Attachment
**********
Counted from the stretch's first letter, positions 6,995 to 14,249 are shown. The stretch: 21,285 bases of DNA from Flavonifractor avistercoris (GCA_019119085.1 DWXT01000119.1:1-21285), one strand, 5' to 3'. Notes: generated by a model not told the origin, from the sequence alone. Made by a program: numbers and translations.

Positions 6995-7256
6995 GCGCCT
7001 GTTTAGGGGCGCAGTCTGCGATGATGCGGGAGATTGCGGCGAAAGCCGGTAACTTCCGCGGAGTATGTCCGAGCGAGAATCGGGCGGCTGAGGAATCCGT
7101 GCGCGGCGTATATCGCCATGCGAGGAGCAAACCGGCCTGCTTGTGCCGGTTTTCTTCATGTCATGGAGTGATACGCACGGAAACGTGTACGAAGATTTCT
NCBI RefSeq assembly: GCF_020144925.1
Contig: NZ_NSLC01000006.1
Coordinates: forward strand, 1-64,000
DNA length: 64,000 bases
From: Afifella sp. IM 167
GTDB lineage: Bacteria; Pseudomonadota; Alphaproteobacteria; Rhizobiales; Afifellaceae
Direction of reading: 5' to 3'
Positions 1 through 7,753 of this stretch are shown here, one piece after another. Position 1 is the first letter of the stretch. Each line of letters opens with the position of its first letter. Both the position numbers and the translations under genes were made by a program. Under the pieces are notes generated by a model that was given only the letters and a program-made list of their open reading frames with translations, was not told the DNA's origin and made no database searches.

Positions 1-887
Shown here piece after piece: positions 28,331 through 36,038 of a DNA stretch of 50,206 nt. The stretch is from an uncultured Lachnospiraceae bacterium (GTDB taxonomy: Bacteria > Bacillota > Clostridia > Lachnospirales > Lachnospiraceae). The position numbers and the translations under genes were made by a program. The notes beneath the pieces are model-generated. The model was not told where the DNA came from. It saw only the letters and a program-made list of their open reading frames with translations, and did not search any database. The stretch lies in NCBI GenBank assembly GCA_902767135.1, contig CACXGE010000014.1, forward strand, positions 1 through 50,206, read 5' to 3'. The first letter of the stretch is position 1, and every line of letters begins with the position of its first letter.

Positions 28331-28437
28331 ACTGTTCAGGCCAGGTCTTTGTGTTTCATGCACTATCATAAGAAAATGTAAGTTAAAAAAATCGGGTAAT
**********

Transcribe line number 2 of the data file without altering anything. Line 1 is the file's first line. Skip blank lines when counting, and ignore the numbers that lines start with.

Positions 6995-7256